Alternatively, you can catch the bus from Rio de Janeiro, which takes around 24 hours or from São Paulo, which takes around 17 hours. If you have the time, this is a far less expensive option than flying, and most buses have ‘business class’ level seats which transform into a bed to make the journey more comfortable.
You will also find buses from other destinations in Brazil, use Check My Bus to find more routes.
Things to do on the Brazilian Side of Iguazu Falls
1 Day Itinerary
If you only have one day in Iguazu Falls then you’re in luck! The Brazilian side of Iguazu is smaller and more doable in just one day. In fact, many manage to explore the whole thing in just a few hours.
To make the most out of your day, I suggest you arrive at the park gates when it opens at 8 am. Hop on the National Park bus and get off at the last (3rd) stop. This is the stop after the stop at the Belmond Hotel.
From here you can take the stairs next to the elevators straight down to Devil’s Throat to enjoy the rush of the falls without the crush of tourists! Take waterproof protection for your valuables, because you’re going to get wet!
Once you’ve experienced the thrill of Devil’s Throat, you can head back to the Belmond Hotel by bus and then take the main hiking trail back towards the falls. Weaving through the jungle, you’ll get many more cool perspectives of the falls before reaching the elevators once again.
By this point, you might be hungry so you can stop off for a bite to eat at the Restaurante Porto Canoas (keep walking past the bus terminal). For a little thrill after lunch, you can book the Macacuo Boat Safari, an exhilarating jet boat ride that takes you right underneath the falls themselves.
To get there, simply take the bus back to the first stop. Here you’ll take a 4×4 drive and a short walk through the jungle to reach the river, where you board the boat. Be sure to bring a change of clothes and stash your valuables in the available lockers as you will get soaked!
If you choose not to do the jet boat adventure or still have time afterwards, you can either visit the bird sanctuary, which is located next to the entrance of the Brazilian National Park or take a tour of the Itaipu Dam, one of the largest hydroelectric dams in the world.
You can either take a taxi there or book a tour that includes transport. The last tours of the dam start at 3 pm so you’ll need to be quick to make this work!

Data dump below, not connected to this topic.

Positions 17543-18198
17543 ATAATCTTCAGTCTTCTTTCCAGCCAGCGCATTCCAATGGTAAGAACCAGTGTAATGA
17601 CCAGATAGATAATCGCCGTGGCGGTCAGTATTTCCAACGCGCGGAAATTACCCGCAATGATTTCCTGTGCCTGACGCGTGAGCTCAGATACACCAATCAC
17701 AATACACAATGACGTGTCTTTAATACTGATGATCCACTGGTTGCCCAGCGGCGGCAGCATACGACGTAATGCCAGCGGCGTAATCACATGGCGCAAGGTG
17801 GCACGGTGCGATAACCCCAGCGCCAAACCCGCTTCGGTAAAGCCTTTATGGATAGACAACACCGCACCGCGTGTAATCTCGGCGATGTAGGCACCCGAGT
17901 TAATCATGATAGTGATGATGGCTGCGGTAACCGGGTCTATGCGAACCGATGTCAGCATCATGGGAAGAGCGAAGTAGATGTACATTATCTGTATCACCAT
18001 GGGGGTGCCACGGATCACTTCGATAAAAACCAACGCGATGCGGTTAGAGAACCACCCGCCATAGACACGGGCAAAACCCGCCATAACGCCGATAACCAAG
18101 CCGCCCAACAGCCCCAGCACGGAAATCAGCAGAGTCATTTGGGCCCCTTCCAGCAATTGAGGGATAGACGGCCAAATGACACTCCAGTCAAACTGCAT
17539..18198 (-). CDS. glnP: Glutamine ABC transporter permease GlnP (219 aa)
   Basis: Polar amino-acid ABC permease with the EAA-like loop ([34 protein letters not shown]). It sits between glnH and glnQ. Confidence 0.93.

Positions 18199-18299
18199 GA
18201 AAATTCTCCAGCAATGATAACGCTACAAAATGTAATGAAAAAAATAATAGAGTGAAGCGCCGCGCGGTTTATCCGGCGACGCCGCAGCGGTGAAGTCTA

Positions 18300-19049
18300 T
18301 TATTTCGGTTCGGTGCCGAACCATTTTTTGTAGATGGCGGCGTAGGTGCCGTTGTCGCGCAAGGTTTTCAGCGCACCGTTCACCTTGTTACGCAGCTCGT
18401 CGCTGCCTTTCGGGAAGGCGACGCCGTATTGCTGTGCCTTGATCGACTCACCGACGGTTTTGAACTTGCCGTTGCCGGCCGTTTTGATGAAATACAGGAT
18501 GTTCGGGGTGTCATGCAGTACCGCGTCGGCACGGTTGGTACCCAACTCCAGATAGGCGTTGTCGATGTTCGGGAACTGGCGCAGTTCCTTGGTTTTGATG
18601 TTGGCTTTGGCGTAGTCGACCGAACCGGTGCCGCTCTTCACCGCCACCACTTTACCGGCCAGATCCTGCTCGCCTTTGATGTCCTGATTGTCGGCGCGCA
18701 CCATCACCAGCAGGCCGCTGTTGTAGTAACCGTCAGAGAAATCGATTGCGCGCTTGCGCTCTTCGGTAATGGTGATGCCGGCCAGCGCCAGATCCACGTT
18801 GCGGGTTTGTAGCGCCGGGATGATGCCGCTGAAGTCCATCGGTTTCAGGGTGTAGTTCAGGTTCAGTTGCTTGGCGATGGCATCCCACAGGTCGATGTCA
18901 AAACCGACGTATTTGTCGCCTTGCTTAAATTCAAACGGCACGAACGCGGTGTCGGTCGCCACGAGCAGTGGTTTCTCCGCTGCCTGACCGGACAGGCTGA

In the evening, I recommend booking a table at Itaipu Restaurant at the Belmond Hotel. This means you can re-enter the park as the sun is setting and enjoy a spectacular panoramic view of the falls almost entirely to yourself.
Keep hold of your entrance tickets from the day, and enter the park via the special Belmond gates which are a little further up the road from the main entrance. Here, the hotel has a shuttle to take you to the hotel. Be sure to arrive in time for sunset, which is usually between 6 pm and 7 pm.
2 Day Itinerary
Day 1: Brazil Iguazu Falls: Devil’s Throat, Macuco jet boat safari, Itaipu Dam tour, sunset and dinner at the falls (as above in the 1-day itinerary).
Day 2: Argentinian side of falls: Upper circuit, lower circuit, hike and waterfall swim, dinner and a samba show (see below).
If you have two days in the area, I highly recommend spending one day at the Brazilian side of Iguazu (as above), before crossing the border to see the Argentinian side.
Since it only takes less than an hour to get across, and taxis are cheap, I suggest you ask your hotel to book you a driver for the day. You can also catch the bus from the centre of Foz do Iguaçu to Puerto Iguazu, and then another bus to the park.
As of 2023, a driver to take you from Brazil to the park entrance, and then wait there until you are ready to leave, costs 400 Brazilian Real which works out to about £65. This is a door-to-door service taking you straight from your hotel to the park, with less queuing at the border (taxis have a special queue).
To beat the crowds, try to arrive early at the park, in time for opening at 8 am. Unfortunately, Devil’s Throat on this side was closed when we visited, but when open, I recommended taking the train and heading there first for the best pictures.
Next up, take the train back and follow the signs for the lower circuit (Circuito Inferior). On this trail you get lots of nice perspectives of the water without hordes of people in the way, so keep your camera handy.
Finally, hike the upper circuit (Circuito Superior), where you can view some of the same falls from above.
Once you’ve had your fill of the Argentinian falls, head back towards the entrance for lunch at Fortin Cataratas. Alternatively, if your budget will stretch, lunch at the Gran Melia Hotel offers sumptuous Spanish-style bites overlooking the falls themselves.